You’re doing some level of marketing but it’s not generating the results you hoped for. Or maybe you’ve never done any marketing (not even a proper website!) but you’re sure it’s not going to work anyway. Or maybe you simply don’t trust those sneaky, dishonest, lazy marketing agencies that have already disappointed you before. In any of these cases, you’re not seeing the bigger picture.
The reality is not that marketing doesn’t work, but that you’ve done marketing that is not results-driven. But maybe you, too, had your fair share of blame in it. All this time, you’ve been counting the quantity of your leads over the quality, losing the game in the long-run.
10 qualified leads are better than 100 random leads.
The 2 most important criteria for leads you should be looking for are:
Closing potential - Determine how easy will the lead convert into a customer.
Revenue potential - Determine the revenue that will be generated from the lead over a lifetime or the time period of your contract.
If the numbers don’t look like a promising sunny morning and a cup of homemade lemonade, the lead is not your customer, learn to let them go. Even if you do a great deal of lead nurturing, they will not become a customer. Well, even if they do, the profit won’t justify the resources you spent on nurturing them. I know it's easier said than done, so here is how you can calculate the quality of your leads starting now.
What does quality mean?
Quality is not a fixed concept—it denotes different features for different companies. The leads of one of our IT clients have 0 value for our other client who sells outdoor kitchens. So, how do you build the quality criteria for your own leads? Look at these things:
Even local and national businesses generate international leads. Globalization? Doesn’t matter. We shouldn't even talk about these leads if you’re not servicing their location. Should you keep them in the list? Not really. If your lead list is comprised of a variety of leads, qualified and unqualified, you can’t execute highly targeted and personalized email campaigns. The data is simply not right. Keep your lists clean so that your stats are credible to build campaigns on. If you think there might be potential in international leads, keep them in a separate list.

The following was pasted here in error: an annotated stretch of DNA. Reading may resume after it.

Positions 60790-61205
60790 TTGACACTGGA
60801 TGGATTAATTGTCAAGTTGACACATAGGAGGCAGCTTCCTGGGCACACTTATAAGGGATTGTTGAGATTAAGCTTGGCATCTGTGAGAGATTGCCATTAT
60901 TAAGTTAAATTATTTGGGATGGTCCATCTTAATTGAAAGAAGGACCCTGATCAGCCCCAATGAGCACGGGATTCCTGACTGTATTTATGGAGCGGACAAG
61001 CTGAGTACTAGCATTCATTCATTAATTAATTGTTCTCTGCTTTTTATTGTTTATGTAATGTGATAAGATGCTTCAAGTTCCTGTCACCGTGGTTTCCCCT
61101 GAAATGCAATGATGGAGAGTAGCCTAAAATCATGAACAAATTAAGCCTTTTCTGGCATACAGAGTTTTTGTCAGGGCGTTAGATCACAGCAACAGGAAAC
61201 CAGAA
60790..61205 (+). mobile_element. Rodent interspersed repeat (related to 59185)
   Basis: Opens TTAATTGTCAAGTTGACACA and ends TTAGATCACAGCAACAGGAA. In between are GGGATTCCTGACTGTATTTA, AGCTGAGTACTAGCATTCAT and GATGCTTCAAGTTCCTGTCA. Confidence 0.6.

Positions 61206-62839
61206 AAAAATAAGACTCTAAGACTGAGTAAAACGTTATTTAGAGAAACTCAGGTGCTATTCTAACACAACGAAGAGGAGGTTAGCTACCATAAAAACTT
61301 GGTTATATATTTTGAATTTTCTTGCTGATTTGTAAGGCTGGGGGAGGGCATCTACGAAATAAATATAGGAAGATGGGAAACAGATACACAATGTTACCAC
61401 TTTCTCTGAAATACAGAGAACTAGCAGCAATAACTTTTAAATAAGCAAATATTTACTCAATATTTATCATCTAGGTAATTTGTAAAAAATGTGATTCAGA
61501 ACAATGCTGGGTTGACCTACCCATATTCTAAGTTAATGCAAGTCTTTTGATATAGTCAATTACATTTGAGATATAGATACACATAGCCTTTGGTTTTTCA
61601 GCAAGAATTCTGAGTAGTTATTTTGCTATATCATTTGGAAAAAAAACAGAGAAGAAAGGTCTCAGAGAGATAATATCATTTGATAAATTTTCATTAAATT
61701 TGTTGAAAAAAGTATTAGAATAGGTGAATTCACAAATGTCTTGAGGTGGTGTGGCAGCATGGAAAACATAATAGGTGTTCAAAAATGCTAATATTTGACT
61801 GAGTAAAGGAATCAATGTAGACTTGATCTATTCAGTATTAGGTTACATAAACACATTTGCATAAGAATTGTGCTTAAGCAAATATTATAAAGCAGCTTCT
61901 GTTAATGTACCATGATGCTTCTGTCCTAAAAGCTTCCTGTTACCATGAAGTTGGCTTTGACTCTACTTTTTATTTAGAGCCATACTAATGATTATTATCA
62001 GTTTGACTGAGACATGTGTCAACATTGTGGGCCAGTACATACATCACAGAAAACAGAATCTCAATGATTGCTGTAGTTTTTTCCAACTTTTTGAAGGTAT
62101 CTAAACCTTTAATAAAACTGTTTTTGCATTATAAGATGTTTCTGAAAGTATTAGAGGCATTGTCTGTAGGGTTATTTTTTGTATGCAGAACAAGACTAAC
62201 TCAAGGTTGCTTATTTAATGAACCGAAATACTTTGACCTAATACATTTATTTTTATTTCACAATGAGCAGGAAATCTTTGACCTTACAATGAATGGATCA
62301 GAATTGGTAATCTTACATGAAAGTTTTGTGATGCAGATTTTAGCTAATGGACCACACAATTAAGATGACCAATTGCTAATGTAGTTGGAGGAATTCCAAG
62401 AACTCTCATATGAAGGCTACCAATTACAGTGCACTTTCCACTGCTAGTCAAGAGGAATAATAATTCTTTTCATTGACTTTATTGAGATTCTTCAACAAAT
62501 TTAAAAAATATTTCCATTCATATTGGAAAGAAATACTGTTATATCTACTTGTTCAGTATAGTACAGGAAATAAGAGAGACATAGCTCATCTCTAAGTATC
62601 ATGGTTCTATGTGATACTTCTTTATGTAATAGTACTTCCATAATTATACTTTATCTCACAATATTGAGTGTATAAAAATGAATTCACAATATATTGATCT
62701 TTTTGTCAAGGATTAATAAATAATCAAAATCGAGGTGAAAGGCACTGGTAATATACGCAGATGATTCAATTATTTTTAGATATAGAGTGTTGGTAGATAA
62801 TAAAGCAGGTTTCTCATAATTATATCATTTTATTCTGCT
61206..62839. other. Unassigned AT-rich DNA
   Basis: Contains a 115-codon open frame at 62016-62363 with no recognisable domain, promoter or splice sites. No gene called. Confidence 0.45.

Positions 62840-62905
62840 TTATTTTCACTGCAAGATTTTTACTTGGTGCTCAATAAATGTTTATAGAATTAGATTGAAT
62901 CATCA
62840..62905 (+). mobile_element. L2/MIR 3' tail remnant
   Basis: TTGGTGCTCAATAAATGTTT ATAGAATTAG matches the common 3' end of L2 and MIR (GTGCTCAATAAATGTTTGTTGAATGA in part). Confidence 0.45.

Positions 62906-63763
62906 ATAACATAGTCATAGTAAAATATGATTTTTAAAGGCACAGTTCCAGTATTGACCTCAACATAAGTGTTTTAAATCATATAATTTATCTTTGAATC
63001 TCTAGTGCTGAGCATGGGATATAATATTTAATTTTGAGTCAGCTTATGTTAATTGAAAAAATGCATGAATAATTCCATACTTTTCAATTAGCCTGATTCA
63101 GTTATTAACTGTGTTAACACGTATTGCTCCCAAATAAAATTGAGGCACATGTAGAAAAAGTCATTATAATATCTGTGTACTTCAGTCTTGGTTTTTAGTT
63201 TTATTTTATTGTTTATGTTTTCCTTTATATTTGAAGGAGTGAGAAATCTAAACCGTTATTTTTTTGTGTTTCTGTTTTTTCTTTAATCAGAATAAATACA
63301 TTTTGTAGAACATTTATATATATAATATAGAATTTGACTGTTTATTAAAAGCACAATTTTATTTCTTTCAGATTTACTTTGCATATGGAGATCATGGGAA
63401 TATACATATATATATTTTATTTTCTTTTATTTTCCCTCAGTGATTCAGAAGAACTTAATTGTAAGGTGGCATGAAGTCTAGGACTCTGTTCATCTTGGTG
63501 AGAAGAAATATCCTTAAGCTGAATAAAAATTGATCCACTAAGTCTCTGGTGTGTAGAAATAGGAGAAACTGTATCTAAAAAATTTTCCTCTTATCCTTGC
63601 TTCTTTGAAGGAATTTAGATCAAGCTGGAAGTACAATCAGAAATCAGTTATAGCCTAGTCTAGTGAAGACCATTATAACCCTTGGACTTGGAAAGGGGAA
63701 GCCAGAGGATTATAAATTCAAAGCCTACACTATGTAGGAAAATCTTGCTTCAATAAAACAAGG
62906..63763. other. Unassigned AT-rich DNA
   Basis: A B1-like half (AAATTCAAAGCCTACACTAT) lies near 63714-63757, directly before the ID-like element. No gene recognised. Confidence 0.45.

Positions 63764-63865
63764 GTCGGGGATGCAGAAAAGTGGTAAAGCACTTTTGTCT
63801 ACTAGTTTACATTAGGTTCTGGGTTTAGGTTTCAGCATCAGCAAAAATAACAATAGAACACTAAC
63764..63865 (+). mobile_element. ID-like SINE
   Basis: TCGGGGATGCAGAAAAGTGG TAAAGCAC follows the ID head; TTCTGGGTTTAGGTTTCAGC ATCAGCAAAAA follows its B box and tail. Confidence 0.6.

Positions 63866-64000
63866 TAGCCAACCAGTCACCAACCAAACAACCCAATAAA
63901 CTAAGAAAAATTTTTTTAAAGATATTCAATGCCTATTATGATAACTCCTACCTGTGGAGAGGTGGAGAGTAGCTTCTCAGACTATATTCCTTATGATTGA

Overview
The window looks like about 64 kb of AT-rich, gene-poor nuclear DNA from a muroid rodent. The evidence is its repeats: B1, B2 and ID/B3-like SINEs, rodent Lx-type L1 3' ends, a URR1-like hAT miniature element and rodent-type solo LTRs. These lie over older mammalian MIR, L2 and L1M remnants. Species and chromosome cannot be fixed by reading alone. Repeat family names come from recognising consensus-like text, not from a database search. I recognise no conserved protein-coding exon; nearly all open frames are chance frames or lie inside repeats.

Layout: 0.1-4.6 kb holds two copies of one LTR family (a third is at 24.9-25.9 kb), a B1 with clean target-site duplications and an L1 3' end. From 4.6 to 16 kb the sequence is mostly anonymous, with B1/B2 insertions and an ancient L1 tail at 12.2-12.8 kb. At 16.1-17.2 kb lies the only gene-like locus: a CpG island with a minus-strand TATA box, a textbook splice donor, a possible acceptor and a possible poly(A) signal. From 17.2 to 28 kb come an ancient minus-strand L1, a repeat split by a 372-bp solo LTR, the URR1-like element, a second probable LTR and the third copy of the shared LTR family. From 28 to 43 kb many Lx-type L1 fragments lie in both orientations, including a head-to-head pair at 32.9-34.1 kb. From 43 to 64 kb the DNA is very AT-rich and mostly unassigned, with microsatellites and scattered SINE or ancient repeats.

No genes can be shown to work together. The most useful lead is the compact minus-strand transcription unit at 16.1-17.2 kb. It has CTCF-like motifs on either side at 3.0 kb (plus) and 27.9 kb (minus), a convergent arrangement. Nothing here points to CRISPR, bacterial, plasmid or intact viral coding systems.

This point refers to B2B companies. For instance, we are a B2B company, we provide inbound marketing and web design services to other companies in Greenville area, SC and beyond. A lot of companies like us don’t have a focus on specific industries. It’s not my role to judge or analyze their efficiency, but based on my own experience, you are capable of doing more things with leads that operate in industries you already have experience in than those that belong to an unknown market. So, do I think leads that come from our target industry will more likely choose us over another agency who has no experience or knowledge of their market? Yes, I absolutely do. Not because the example is on our own agency, but because I would do just that if I was the lead.
One of the times you’ll wish you had buyer persona is when categorizing and nurturing your leads. If your lead list exceeds a hundred or two, analyzing them one by one might be a waste of time. Instead, group them into buyer personas and those that don’t match any of your personas can quietly await in a separate list in case you expand your focus. But right now, they are not your customers; don’t convince them they are. Examples can include entry-level employees when you’re targeting decision-makers, leads following a different philosophy than what you can offer, leads preferring a different communication and working style than you, and etc.
Income, company size and revenue
Small companies should start small; it’s the smart thing to do, unless you’re willing to take on big risk. Charging a large sum of money from a business that is having a hard time squeezing marketing into their budget is not okay. So, same way, if your leads don’t match the financial criterion, don’t spend their and your own time. If your product is expensive, don’t sell it to people who can’t afford it. With that kind of lead generation strategy, you both lose.
Finally, do your leads really need your service? If they don’t, they will stop working with you at some point. The key to long-term partnerships that bring the most profit, experience, and value is making sure that apart from the above mentioned criteria, the lead does really need your service, and that you really can help them.
Once you make sure the majority of your leads are good enough to start working with, move forward to measuring rates like visit-to-lead, lead-to-sale, and rejection rates. For now, here's a treat for our visitors who are struggling to market a high-end product. Download below.